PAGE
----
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Explain why the structure and function of proteins is essential to living organisms.

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Explain why the structure and function of proteins is essential to living organisms. Proteins, along with carbohydrates, lipids and nucleic acid make up all life on earth, and without any one of these macromolecules, life on earth would not be able to continue. Proteins consist of amino acids joined together via peptide bonds to form polypeptides. There are 20 natural amino acids without which proteins couldn't exist. COOH | H-C-R | NH2 Above is the general structure of an amino acid, the R represents the variable group, which varies with each amino acid, and affects the properties and behaviour of each amino acid. To form a protein the amino acid must bond with at least one other amino acid, forming a peptide bond. As shown in the diagram Amino acids bond to form proteins which can bond with other amino acids or other proteins to form new proteins, therefore there is an infinite number of proteins which can be formed, each one having its own structure and function within living organisms. (1) (2) (3) There are four levels of construction within proteins and which level the protein is at determines the structure and function of that particular protein. The four levels are: Primary, Secondary, Tertiary and Quaternary. ...read more.


The new 3D shape, which is roughly spherical, is caused by projecting variable groups running down the polypeptide backbone interfering with the alpha helix and beta pleating arrangements of secondary structure proteins and forming bonds, such as hydrogen, ionic and di-sulphide bonds, with each other. This causes the molecule to twist and form into a 3D roughly spherical arrangement. Quaternary structure is when more than one polypeptide chain bond to form a large protein molecule. Quaternary proteins make up the majority of metabolically active proteins. Such as haemoglobin, found in the blood and used to carry chemicals, i.e. oxygen, round the body. Tertiary and Quaternary structure proteins tend to be globular proteins, and have a metabolic function, such as: Hormones, antibodies, and enzymes. Enzymes are present in all living organisms and are described as biological catalysts as they speed up chemical reactions (i.e. the bonding or splitting of molecules) with living organisms. These are essential to all life as without enzymes simple reactions such as digestion and respiration would be so slow that most if not all life would die off. (8) (9) Enzymes are stereo specific, and so only catalyse one specific substrate. This is explained using the lock and key theory, where the enzyme molecule temporarily bonds to the substrate, via certain atoms on the protein which are placed in the exact place to bond to the substrate; these are known as active sites. ...read more.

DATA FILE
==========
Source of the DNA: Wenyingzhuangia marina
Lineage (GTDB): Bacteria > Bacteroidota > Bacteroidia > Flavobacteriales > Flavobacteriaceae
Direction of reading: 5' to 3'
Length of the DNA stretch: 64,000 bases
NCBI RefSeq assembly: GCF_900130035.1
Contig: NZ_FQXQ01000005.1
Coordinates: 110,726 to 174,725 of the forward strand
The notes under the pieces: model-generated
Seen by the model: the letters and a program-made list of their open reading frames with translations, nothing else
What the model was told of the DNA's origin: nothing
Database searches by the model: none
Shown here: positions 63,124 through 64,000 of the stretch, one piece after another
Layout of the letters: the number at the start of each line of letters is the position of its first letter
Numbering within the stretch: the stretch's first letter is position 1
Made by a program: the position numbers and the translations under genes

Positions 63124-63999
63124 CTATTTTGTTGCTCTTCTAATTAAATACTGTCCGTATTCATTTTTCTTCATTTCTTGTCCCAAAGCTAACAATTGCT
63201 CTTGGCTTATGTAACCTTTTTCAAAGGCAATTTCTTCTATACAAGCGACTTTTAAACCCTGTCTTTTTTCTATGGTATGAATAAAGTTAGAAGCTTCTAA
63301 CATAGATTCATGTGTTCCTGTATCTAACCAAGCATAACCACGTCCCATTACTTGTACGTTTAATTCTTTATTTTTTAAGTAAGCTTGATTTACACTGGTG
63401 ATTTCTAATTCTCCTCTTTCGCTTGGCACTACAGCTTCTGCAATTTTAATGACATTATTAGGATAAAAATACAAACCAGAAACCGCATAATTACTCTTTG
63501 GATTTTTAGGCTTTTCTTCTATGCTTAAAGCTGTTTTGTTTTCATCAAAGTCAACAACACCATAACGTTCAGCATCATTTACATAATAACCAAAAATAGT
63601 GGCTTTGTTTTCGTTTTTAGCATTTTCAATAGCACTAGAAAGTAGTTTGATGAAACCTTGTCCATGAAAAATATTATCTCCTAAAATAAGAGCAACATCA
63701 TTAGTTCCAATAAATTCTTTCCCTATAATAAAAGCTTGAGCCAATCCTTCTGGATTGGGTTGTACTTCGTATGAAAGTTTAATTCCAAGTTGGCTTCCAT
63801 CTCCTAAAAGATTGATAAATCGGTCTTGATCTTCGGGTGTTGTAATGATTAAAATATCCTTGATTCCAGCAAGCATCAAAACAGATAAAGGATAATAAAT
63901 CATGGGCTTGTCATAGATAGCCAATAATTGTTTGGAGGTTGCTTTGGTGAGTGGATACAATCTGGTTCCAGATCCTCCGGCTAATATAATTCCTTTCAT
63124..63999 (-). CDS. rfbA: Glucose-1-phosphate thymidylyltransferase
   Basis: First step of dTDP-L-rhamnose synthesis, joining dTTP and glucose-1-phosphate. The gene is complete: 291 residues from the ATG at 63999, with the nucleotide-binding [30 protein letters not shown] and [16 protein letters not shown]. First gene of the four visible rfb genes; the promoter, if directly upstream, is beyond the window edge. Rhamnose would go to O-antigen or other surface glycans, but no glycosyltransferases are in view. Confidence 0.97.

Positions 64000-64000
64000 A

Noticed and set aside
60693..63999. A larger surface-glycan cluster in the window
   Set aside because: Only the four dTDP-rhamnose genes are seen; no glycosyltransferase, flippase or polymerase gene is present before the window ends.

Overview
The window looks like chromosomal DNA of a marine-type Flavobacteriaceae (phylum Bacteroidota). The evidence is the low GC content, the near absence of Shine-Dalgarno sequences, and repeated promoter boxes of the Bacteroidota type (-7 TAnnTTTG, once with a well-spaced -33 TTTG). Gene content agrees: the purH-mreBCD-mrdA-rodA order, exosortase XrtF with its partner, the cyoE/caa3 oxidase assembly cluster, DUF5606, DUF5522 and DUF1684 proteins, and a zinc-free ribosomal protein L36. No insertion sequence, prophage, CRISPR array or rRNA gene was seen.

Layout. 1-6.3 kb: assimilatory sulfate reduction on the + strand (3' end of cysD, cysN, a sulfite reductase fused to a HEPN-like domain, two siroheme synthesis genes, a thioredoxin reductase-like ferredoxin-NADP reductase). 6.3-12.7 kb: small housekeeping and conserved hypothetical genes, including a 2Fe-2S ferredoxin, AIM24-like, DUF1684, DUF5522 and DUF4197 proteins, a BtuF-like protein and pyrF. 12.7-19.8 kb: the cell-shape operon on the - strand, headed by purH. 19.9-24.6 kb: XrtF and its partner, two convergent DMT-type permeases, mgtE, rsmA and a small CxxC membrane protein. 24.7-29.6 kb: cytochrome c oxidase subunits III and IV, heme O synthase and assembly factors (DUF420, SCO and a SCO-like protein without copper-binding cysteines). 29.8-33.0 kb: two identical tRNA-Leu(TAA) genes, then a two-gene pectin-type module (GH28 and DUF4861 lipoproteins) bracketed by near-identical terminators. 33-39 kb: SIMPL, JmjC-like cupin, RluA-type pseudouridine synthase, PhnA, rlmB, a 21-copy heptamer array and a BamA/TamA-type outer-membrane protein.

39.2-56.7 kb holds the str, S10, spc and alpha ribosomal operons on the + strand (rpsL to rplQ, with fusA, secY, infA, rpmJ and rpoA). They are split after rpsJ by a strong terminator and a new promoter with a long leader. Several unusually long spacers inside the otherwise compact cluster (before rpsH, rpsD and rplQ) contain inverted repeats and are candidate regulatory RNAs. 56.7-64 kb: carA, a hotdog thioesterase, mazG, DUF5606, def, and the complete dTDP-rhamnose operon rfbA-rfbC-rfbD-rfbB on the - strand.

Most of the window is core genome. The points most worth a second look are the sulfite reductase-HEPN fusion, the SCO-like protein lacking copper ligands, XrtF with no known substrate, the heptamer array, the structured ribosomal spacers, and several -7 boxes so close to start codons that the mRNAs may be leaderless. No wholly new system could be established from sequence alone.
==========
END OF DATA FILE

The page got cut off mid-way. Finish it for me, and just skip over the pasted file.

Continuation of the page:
Each hormone is specific to certain receptor sites around the body, be it near hair follicles or on the lining of the heart, this is due to the structure of the protein only 'fitting' that particular site, similar to the lock and key theory. It is possible to de-nature all globular proteins because they are susceptible to heat, pressure and acidity. If the temperature rises excessively or the globular protein is put under immense pressure kinetic energy within the molecule will increase causing vibrations within the molecule to increase also. Eventually the hydrogen bonds holding protein in its 3D shape break irrevocably causing the molecule to 'unfold' and lose its shape. Also excess acidity causes the hydrogen bonds to break and has the same effect as excess heat. This is known as de-naturation of the protein. When this happens the proteins can no longer perform their functions because they no longer have the structure to do so; the key no longer fits the lock. This further proves a direct link between structure and function in that when the structure is proved even minutely, the protein can no longer carry out its metabolic function. Matt Wilkinson Matt Wilkinson 1 Biology Richard Pim ...read more.

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